Note that since the intermediary VPAID is never loaded in such case, it also won’t load the ad server VAST and the ad server will not even be notified of this failure.
In a perfect world, the wrapper should still allow non-VPAID players to fall back to regular media files. Although the ad would lose some capabilities, it would at least still work.
From the video player’s perspective, it only sees the tracking pixels defined by the first, intermediary VAST. Any pixels in the ad server VAST are hidden from view by the intermediary VPAID creative, which now needs to take responsibility for tracking these.
If that intermediary VPAID fails or breaks for some reason, the ad server behind it will not receive any information: it will simply observe that its VAST document was requested but no tracking was ever fired.
The problem becomes even worse as more wrappers get involved, where each wrapper is responsible for tracking the pixels of the next link in the chain:
Given that wrappers often map to individual verification vendors, this ironically means that each vendor is responsible for tracking data for their competitor who’s next in the chain. Would you trust your competitors to track your data?
It’s bad practice to have multiple parties responsible for tracking what should be the same information. This is a major source of measurement discrepancies between various measurement vendors, publishers and advertisers.
A better approach would be to make sure that only one party, preferably the video player, is responsible for firing all tracking pixels.
While VAST wrappers can be relatively reliable, VPAID wrappers are not. Vague, inconsistent specifications and hundreds of publisher environments interpreting them differently mean that they need to include a ton of workarounds to work properly across the industry. Therefore it’s not surprising that people are reporting up to 30% of VPAID units fail to run.
But it gets worse. As wrapper chains get longer, they get more brittle. Due to the chained setup, if any one of the intermediary wrappers breaks (either VAST or VPAID), the whole ad execution fails. This is an excessive price to pay for some simple additional tracking and measurement.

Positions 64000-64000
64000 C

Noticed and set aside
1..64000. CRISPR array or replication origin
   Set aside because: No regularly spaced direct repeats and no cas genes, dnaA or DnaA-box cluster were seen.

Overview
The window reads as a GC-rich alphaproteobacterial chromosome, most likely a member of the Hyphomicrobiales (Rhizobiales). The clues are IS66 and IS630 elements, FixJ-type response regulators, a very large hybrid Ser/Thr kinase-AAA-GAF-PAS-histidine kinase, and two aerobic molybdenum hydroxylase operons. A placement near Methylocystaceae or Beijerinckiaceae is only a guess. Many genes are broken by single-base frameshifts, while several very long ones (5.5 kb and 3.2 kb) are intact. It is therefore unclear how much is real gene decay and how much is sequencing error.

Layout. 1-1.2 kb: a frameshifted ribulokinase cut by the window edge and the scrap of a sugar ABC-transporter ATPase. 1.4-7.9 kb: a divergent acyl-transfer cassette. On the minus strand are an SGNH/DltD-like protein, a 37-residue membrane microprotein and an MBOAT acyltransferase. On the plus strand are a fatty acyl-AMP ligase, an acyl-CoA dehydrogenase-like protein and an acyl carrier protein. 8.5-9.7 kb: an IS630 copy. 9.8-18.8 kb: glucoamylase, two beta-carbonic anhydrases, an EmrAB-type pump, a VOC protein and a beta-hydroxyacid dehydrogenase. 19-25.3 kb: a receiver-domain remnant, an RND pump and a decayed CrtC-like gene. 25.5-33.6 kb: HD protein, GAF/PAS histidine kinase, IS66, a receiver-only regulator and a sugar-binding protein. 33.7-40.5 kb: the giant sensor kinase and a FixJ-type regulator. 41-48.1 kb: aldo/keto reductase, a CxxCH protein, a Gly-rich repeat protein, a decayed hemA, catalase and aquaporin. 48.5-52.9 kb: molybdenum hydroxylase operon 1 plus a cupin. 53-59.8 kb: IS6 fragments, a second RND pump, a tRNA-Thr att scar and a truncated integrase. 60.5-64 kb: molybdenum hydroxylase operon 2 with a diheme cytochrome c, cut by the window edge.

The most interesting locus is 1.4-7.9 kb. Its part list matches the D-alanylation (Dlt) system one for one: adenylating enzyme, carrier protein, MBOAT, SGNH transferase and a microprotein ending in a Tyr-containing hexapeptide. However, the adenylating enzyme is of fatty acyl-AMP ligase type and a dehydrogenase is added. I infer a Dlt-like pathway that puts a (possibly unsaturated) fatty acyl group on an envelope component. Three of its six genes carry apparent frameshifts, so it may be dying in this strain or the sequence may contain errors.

A more reliable implementation would isolate each intermediary from each other, and still execute the ad if one of them fails to do their job correctly.
In this post, we looked at the reason why wrappers exist and two specific implementations. We’ve compared these implementations on three fronts: capabilities, latency and reliability. The table below summarizes our qualitative analysis:
|VAST Wrapping||Client-side VPAID Wrapping|
|Standard tracking pixels||✓||✓|
|Custom tracking pixels||✘||✓|
|Brand safety and blocking||✘||✓|
|Additional network round trips||1 per wrapper||2 per wrapper|
|Correct VAST metadata||✓||✘|
|Single source of measurement||✓||✘|
|Code isolation||not applicable||✘|
From this perspective, the situation looks pretty dire: several critical business cases require advanced capabilities, yet the way to realize them comes at a huge cost: significant losses of revenue and bad user experiences.
In the upcoming posts, we’ll explore two advanced technologies we developed at Zentrick to tackle the specific issues introduced by the client-side VPAID wrapper, working towards a “best of both worlds” solution.
We’ll continue to use the same qualitative comparison framework we used here to compare these new approaches with the state of the art, and we’ll present more quantitative data on what improvements can be gained.
In a third and final installment of this series, we’ll look at what comes next: how the new VAST 4.1, OMID and SIVIC specifications tackle some—but not all—of these problems.